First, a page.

Which interview questions really work?

The Good, the Bad, and the Ugly Interviews serve as a 30 minute to one hour pitch for both company and applicant. This high-stake situation means every question counts. As an employer, you want to be able to attract top talent, and candidates want to showcase their skills and abilities without bragging. What to Look […]

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The Good, the Bad, and the Ugly

Interviews serve as a 30 minute to one hour pitch for both company and applicant. This high-stake situation means every question counts. As an employer, you want to be able to attract top talent, and candidates want to showcase their skills and abilities without bragging.

What to Look for in an Interview Question

For the most part, open-ended, probing questions are the best ones to ask. They tend to get you a lot more useful information than questions with simple yes or no answers.

Following is a short list of 10 best questions to ask candidates to lead to a deeper understanding of their skills, talents, and beliefs that will have an impact, good or bad, on your company.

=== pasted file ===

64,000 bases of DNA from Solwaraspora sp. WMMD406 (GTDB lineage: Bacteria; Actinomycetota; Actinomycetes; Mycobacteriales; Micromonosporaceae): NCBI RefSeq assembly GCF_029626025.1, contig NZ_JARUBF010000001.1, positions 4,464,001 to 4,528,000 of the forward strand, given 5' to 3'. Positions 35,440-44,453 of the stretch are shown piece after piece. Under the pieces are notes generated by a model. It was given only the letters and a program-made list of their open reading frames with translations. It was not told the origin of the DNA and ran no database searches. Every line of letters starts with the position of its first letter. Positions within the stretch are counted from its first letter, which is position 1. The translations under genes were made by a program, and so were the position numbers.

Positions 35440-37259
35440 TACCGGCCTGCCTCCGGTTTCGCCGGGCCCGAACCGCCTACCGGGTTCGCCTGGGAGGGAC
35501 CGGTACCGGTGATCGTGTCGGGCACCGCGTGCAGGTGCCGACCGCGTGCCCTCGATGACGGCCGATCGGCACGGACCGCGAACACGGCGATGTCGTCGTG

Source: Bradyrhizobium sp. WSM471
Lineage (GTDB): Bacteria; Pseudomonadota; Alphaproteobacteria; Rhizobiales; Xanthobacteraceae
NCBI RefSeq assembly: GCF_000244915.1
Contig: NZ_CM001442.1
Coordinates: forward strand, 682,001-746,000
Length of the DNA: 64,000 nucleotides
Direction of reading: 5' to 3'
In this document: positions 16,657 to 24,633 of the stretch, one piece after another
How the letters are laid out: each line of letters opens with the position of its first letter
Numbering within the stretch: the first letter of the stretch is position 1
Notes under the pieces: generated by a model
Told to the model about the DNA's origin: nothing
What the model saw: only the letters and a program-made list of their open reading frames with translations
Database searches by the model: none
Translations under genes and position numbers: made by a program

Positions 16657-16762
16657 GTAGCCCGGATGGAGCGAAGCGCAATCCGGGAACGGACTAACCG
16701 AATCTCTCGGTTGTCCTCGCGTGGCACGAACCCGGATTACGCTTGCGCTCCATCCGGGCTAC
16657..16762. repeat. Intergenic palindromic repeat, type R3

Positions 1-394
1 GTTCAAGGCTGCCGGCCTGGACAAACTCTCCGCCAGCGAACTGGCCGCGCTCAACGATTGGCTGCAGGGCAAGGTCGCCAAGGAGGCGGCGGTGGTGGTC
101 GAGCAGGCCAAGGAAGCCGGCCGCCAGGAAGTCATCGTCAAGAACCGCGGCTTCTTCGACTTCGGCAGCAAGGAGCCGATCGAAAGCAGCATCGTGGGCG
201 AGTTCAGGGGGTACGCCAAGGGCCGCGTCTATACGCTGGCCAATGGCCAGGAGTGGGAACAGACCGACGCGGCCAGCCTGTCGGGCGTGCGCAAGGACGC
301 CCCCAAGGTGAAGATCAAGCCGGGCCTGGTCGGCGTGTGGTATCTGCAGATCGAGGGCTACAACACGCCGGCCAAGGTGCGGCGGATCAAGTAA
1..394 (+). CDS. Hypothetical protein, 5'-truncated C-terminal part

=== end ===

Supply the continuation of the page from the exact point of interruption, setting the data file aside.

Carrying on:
• Tell me about your best achievement in a past position.
  • Tell me about your biggest mistake in the past, and what you learned from it.
  • Tell me about how you overcame an obstacle in your path to achieve your goal.
  • Tell me about a project where you worked successfully with a team. Or, tell me about a time when working on a project with others was challenging.
  • When I contact your past employer, what are some things they might say about your weaknesses or areas where you can improve.
  • What did you like best about your previous role? What did you like least?
  • What type of environment or corporate culture brings out your best work?
  • Tell me about what skills and value you would bring to [your company name].
  • What are your thoughts on our website? Tell me what you think we’re doing right and what we can improve.
  • Where do you see yourself in 5 years?
  • You can see that the majority of these are open-ended so that you can probe deeper to find hidden beliefs and character traits.

    If you’re concerned about someone’s attitude, Inc. Magazine has an article that suggests some questions you can ask to try to identify toxic candidates.

    Final Note

    Interviewing is a skill like any other the more you do it, the better you’ll get at reading people and their answers. And the more you ask these particular questions, the more pointed you can make them so that they’re relevant for your company.

    Helpful Link:

    15 More Creative Interview Questions – Hubspot

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